Adam Walton writes about Sergio Aguero leaving Man City, “that goal” against QPR and the role Aguero played in his affection for football.
I started properly watching football during the 2011/2012 season. I had never been much of a sports fan, the grimaces and sympathetic looks of my school coaches having done little to encourage any prospective passions. As a long-proclaimed Arsenal supporter, this was the first year I dedicated two hours of every weekend to my chosen team. The season encapsulated the recent experience of Gunners fans: a late push for European football; infuriating away defeats; and my hero being sold to a rival at the end of the season. Hardly a recipe for a lifelong love of football.
However, despite my own team’s shambolic performances, the season was a spectacle. There was the Euro 2012-winning Spain team who, in my opinion, surpassed the World Cup winning squad. In a meeting of the world’s best-looking strikers, Didier Drogba’s heroics sank Mario Gomez’s Bayern Munich, which saw Chelsea miraculously snag the Champions League. Mario Balotelli was setting various things on fire. But of course, that season has echoed in football’s consciousness for one reason: that Sergio Aguero goal.
The moment barely needs replaying. I’ll do it anyway. On the final day of the Premier League season, Manchester City and Manchester United are level on points, yet the Citizens have a significantly better goal difference. United are to play Sunderland, City will play QPR. One win stands between the “Noisy Neighbours” and a league title. United cruise to a 0-1 victory. Unbelievably, with five minutes of extra-time remaining at the Etihad, City are 2-1 down. Edin Dzeko snatches a goal from a corner, yet a winner is improbable, verging on impossible. The ball is played into Balotelli in the box who, whilst falling over, lays the ball off to Sergio Aguero. One famous first touch, and he hammers the ball past Paddy Kenny. Mass hysteria. In the stadium, fans are praying, screaming, crying. In Cape Town, my 13 year-old self has long since thrown his lunch to the floor and is jumping on the couch in disbelief.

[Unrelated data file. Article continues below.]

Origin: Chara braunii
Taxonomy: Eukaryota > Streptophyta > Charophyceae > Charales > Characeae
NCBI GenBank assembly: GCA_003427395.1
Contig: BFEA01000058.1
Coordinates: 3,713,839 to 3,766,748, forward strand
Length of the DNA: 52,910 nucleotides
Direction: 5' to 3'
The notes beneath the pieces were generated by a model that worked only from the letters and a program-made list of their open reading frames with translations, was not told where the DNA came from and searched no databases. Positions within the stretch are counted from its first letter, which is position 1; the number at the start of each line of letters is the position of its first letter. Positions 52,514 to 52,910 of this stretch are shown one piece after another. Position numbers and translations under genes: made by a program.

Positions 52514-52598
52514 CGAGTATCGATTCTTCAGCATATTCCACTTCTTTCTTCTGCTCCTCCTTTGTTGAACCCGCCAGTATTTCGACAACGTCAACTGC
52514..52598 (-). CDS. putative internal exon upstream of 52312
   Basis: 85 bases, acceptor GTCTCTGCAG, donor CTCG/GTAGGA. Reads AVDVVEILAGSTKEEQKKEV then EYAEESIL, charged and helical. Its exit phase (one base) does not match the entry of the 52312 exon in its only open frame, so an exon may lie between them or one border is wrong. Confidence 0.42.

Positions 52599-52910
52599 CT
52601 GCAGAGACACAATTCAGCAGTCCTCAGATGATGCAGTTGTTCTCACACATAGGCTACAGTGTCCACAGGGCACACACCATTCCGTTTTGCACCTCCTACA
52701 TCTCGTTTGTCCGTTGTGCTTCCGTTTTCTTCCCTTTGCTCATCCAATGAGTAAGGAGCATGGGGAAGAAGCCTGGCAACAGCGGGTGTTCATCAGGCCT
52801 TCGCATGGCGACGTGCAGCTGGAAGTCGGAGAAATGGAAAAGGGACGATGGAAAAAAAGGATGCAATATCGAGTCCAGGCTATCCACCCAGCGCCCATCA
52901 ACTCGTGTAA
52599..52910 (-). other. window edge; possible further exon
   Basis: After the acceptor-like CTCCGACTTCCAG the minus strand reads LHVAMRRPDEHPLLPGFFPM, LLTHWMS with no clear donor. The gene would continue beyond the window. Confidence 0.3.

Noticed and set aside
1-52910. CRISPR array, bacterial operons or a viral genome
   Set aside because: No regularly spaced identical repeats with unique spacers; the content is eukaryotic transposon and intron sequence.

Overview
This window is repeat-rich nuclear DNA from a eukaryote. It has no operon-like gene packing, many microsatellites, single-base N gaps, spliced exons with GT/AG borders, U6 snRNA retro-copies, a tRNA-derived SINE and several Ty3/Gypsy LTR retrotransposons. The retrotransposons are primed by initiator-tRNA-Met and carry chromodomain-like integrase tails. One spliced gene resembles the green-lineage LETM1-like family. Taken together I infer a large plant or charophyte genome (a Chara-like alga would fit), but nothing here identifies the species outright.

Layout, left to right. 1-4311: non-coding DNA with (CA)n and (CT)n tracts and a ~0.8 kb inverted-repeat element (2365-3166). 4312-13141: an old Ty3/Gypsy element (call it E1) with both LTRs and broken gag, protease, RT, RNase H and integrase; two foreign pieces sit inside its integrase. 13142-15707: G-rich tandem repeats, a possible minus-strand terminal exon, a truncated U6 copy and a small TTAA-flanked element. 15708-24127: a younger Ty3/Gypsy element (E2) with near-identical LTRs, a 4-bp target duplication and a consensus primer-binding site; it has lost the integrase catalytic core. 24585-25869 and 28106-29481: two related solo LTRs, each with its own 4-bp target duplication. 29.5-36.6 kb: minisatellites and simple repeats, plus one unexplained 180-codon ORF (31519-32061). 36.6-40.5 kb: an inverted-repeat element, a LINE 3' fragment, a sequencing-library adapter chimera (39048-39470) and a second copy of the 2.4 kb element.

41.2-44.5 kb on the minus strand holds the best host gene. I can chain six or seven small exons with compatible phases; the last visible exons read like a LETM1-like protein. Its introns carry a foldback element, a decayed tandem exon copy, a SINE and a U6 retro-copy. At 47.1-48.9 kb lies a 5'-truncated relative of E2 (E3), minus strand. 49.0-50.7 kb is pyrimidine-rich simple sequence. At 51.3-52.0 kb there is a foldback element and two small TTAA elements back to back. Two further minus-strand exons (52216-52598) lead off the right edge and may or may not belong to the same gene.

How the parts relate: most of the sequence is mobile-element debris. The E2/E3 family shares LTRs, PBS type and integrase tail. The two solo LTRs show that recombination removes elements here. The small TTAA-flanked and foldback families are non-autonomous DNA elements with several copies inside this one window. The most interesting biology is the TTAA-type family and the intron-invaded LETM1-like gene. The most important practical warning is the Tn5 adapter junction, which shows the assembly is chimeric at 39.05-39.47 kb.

Re-watching the last ten minutes of that game, the beauty of football, and indeed sport, becomes abundantly clear. The build-up is shambolic: Joleon Lescott nearly sends Jay Bothroyd through on goal; Samir Nasri lets a ball go out of play not knowing a City player had taken the last touch; and David Silva doesn’t realise he has to take the corner which Dzeko will score from. Yet, without all of these moments, which wouldn’t be out of character in a Sunday league game, one of the most awe-inspiring moments in sporting history would not have happened.
Then there’s the reaction of the fans. Before the goal, the anxiety screwed onto their faces is still painful to see, and makes the pure ecstasy of their celebrations that much more potent. The emotional outpouring is such that Djibril Cisse, the QPR striker, celebrates with Nasri as if he’s won the league. If there was ever a shrine to the necessity of fans in football, these celebrations can’t be topped.
It is all this, the combination of raw emotion and human error, that saw an involuntary twinge of sadness creep into my Monday evening as I read Aguero is to leave Manchester City at the end of the season. I repeat, I am far from a fan of the Manchester City soft power machine. However, despite the club’s questionable morals, that goal left an undeniable impression on my life. I saw the elation that 22 people running after an inflated piece of plastic could bring to thousands of people. It cemented my love of football. If Arsenal was my gateway into the game, City’s comeback against QPR was my first full-on high. And from that moment, thanks to Serio Aguero, I’ve been a football junkie, left to chase that feeling for the remainder of my life.
With Aguero leaving city, there will be hundreds of pieces analysing his goal-scoring records, his trophies, or even his lack of International success. His achievements are incredible. But football isn’t watched for statistics, it’s for moments of pure emotion. I will never be able to extricate the Aguero goal from my love of football. Yes, it was a goal scored by a man I don’t know for a team I don’t support in a place I’ve never been, but it shows how amazing this game can be. It’s the reason I’m sad to see Sergio Aguero go.
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